What's News: July 12, 2016

US golfer Brittany Lang (above) captured her first Major title after downing Swede Anna Nordqvist in a three-hole play-off.
US golfer Brittany Lang (above) captured her first Major title after downing Swede Anna Nordqvist in a three-hole play-off.PHOTO: AGENCE FRANCE-PRESSE
Zubir Said


More funds for lift upkeep

Town councils will need to set aside more funds to ensure they have enough to provide for the regular upkeep of lifts in blocks under their charge. This comes as the Building and Construction Authority steps up the requirements for lift maintenance after a spate of accidents, National Development Minister Lawrence Wong said in Parliament yesterday.


Brexit uncertainty 'to linger'

It is too early to say how events will unfold in the wake of Britain's vote to exit the European Union, but uncertainty will weigh on world markets for the next few years at least, said Deputy Prime Minister Tharman Shanmugaratnam.


US police seek new tactics

Police departments across the United States are seeking new tactics for a more difficult era of racial tension, mass shootings and global terrorism. Nearly half of the country's 30 biggest cities have ordered officers to pair up for safety reasons, but that could strain the already understaffed police forces.


Lang wins play-off at US Women's Open

American golfer Brittany Lang won her first Major title after downing Anna Nordqvist in a three-hole play-off at the US Women's Open - the Swede's challenge faltering after a two-shot penalty at the second extra hole. Lydia Ko failed in her bid to be the youngest to win three Majors. 


7,000ha of mangroves dead

About 7,000ha of mangroves in Australia's remote north died in just one month, the first time such an event has been recorded, said researchers. Climate change is the likely cause of the death of the mangroves, which play an essential role in the region's ecosystem. 


Life after S. China Sea ruling

South-east Asian states should focus on building ties with China, after the Permanent Court of Arbitration tribunal's ruling is out today. This means upholding the ruling, while resisting the temptation to beat China around the head with it, says Professor Evelyn Goh. 


Aussie expat in offensive rant

Another foreigner has become the target of online attacks - and lost his job - for making offensive comments about Singaporeans. Australian Sonny Truyen made the remarks over the weekend in a public Facebook group.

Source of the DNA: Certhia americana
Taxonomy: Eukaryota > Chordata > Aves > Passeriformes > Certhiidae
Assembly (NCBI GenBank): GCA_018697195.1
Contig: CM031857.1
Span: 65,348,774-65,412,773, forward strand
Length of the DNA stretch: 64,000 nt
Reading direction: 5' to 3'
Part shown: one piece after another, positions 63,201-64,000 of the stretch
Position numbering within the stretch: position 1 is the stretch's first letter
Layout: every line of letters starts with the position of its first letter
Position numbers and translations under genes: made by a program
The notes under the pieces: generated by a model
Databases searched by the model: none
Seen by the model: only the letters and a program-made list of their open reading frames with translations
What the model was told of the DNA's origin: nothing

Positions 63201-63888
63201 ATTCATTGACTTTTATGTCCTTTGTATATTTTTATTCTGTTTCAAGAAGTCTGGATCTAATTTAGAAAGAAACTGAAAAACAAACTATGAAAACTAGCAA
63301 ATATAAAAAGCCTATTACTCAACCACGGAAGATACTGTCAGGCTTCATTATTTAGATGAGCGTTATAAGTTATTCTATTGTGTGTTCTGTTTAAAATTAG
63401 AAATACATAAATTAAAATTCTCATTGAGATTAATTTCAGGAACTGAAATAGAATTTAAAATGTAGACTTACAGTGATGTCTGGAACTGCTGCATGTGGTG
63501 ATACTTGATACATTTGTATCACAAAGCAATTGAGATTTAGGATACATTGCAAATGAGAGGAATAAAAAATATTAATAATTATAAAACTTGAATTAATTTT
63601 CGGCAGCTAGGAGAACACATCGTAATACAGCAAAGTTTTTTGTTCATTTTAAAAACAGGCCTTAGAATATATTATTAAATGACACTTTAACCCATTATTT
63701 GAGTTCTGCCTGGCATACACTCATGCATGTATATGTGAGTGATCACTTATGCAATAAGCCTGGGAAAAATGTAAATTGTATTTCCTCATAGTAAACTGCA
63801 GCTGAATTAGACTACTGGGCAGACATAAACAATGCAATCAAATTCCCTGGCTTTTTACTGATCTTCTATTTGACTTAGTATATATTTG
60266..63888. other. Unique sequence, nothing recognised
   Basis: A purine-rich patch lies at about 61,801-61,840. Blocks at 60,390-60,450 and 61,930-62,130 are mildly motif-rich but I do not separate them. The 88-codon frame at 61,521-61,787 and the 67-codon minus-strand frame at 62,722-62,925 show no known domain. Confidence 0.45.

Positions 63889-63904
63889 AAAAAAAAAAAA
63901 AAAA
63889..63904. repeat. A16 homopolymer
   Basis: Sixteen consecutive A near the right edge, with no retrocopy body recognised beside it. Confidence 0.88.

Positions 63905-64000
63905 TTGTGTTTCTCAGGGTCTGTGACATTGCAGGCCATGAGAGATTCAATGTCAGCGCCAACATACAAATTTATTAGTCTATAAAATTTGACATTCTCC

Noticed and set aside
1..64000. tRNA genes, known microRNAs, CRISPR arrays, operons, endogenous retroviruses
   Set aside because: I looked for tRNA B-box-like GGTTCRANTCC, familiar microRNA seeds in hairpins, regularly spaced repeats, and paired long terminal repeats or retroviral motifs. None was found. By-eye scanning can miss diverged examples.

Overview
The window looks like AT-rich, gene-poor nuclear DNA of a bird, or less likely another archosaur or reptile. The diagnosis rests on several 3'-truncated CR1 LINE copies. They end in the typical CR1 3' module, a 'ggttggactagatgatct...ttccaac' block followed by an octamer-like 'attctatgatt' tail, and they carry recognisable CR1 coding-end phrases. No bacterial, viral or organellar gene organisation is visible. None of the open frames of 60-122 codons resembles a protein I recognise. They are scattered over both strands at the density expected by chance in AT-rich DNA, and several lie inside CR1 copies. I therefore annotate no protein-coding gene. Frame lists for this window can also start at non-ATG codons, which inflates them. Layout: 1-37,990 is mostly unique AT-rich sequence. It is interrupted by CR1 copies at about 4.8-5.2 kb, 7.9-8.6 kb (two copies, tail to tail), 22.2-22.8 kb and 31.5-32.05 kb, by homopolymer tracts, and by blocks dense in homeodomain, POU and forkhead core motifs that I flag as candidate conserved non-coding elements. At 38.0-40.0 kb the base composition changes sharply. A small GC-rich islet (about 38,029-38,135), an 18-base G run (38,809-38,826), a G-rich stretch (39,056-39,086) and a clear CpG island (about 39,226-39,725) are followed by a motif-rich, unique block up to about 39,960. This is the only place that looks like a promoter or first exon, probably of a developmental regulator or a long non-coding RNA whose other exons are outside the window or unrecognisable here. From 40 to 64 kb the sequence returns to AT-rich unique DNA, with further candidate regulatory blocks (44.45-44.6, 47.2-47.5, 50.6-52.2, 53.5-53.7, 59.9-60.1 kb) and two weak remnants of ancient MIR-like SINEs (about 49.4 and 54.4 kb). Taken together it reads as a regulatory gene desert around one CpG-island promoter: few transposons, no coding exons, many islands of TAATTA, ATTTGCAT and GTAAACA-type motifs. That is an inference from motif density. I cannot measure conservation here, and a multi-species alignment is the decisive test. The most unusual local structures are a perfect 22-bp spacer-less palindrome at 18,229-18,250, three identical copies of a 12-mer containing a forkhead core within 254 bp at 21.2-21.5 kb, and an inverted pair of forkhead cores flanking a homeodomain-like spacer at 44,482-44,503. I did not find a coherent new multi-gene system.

Coroner on canal accident

A woman and her daughter who died after their car plunged into a canal earlier this year seemed to have tried to escape from the car, said State Coroner Marvin Bay yesterday. Madam Yep Lay Choo and Ms Kimberly Poon were found to be free of their seatbelts, which had originally been fastened. 


Contract workers in demand

High-level jobs like legal counsel at international banks and senior information technology managers were once almost invariably permanent roles, but cost-conscious firms are increasingly taking on contract workers instead. Contract workers here formed 11.3 per cent of the resident workforce last year, or over 200,000 workers.


Musical tribute to local films

The Singapore Wind Symphony's concert on Sunday, Listening To The Movies, pays tribute to Singapore's film industry. The programme includes the works of the late Zubir Said (photo) and songs from Singapore films such as Jack Neo's I Not Stupid (2002) and Royston Tan's 12 Lotus (2008).


Cliff Richard to sue BBC, cops

Veteran British singer Cliff Richard confirmed on Sunday that he will sue the BBC and the police after a raid on his home was broadcast live on TV in August 2014. Richard, 75, was told last month that he will face no charges over allegations of sexual abuse dating back decades, because of a lack of evidence.

A version of this article appeared in the print edition of The Straits Times on July 12, 2016, with the headline 'What's News'. Print Edition | Subscribe